Two weeks ago on LinkedIn (thanks Greg Webster from Cox Purtell Staffing Services), I was reminded of one of my blogs from the distant past; Rec-to-recs: What should they deliver?
When I read the blog again, I was surprised to find that it's now six years old. In consulting my blog stats, I discovered that it is ranked #7 on the list of my most-viewed blogs (out of 431 blogs published since 26 March 2008). The 38 comments that the blog generated remains the second highest number of comments that one of my blogs has attracted (Now Hiring 32 Professionals: All Agencies welcome to submit candidates* written in August 2009, about Atlassian's rules for working with recruitment agencies, just topped it with 40 comments).
Another Cox Purtell consultant, Imogen Ryan, suggested I write an update on the original blog; a good idea, I thought. So here we are.
Undeniably the rec-to-rec sector has gone through some challenging times since I wrote the original blog. Rosemary Scott's business, Scott Recruitment, is no longer a national business. The franchise model that Scott Recruitment previously operated under is no longer in operation. The Scott Recruitment website lists one location and two recruiters, including Rosemary herself, who is obviously back on the tools again.
Former Scott NSW Franchise owner, Deborah Ross, after a short period running her own rec-to-rec business, is now part of the team at yet another, kind-of franchise model that is seeking to attract experienced and successful recruiters into self-employment.
Former Scott Queensland Franchise owner, Belinda Beekman, after a short period running her own rec-to-rec is now in real estate sales.
Former Scott Victoria Franchise owner, Craig Watson, has been running his own rec-to-rec, Watson Collard, in partnership with former Scott Victoria employee, Luke Collard since March 2014.
Former Scott West Australia Franchise owner, Bunty Paramor has been running her own rec-to-rec in Perth for over three years now.
The tale of Scott Recruitment's dramatic downsizing is replicated in other rec-to-recs throughout Australia, albeit on a much smaller scale and without the unwelcome publicity that messy and protracted court action brings.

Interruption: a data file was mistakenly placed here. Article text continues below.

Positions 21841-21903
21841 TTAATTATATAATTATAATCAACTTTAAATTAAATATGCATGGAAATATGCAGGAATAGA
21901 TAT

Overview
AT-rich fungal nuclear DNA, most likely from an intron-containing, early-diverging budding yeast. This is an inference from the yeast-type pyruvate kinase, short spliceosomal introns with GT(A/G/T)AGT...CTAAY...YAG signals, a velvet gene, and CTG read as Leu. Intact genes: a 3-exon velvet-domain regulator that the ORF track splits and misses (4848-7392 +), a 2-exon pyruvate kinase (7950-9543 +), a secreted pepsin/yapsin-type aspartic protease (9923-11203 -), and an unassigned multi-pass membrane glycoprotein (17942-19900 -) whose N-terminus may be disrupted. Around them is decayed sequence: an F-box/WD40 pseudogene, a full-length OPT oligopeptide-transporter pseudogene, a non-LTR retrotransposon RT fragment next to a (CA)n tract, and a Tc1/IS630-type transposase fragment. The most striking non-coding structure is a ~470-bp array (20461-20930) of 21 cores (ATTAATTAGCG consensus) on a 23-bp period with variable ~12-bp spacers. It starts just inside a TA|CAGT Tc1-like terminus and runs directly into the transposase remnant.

I can't find a rec-to-rec in this country that has even six employees, total!
It's clear, for the time being at least (and probably for the longer term), that rec-to-recs will be micro businesses that have owners working from home or a co-working space and have one or two employees, probably working part-time and/or from home, focusing on candidate sourcing. I mean, let's face it, is any rec-to-rec short of jobs to work on?
The questions I am interested in finding out the answers to are these:
- What sort of business model creates a sustainable and profitable rec-to-rec?
- Are any rec-to-recs doing anything dramatically different that's working?
- Are any rec-to-recs charging their clients using anything other than the traditional formula of ‘percentage of starting remuneration' fee?
- Are any rec-to-recs consistently able to deliver top candidates to their best clients?
- What assessment technology are the best rec-to-recs using? How is it helping them place candidates with little or no recruitment experience)?
- Which rec-to-recs are delivering value for their clients, beyond candidate referrals and placements?
- What future is there for rec-to-recs?
Next week I plan to write a follow up blog to this one, aiming to answer all of the questions above, with lots of quotes and examples. But, I need your help.
Please send me your views on the rec-to-rec sector via the comments section below, or if you prefer to remain anonymous (publically, at least) then send an email to firstname.lastname@example.org or call me on 03 5977 1577 or 0423 557701.
I look forward to hearing everybody's views.
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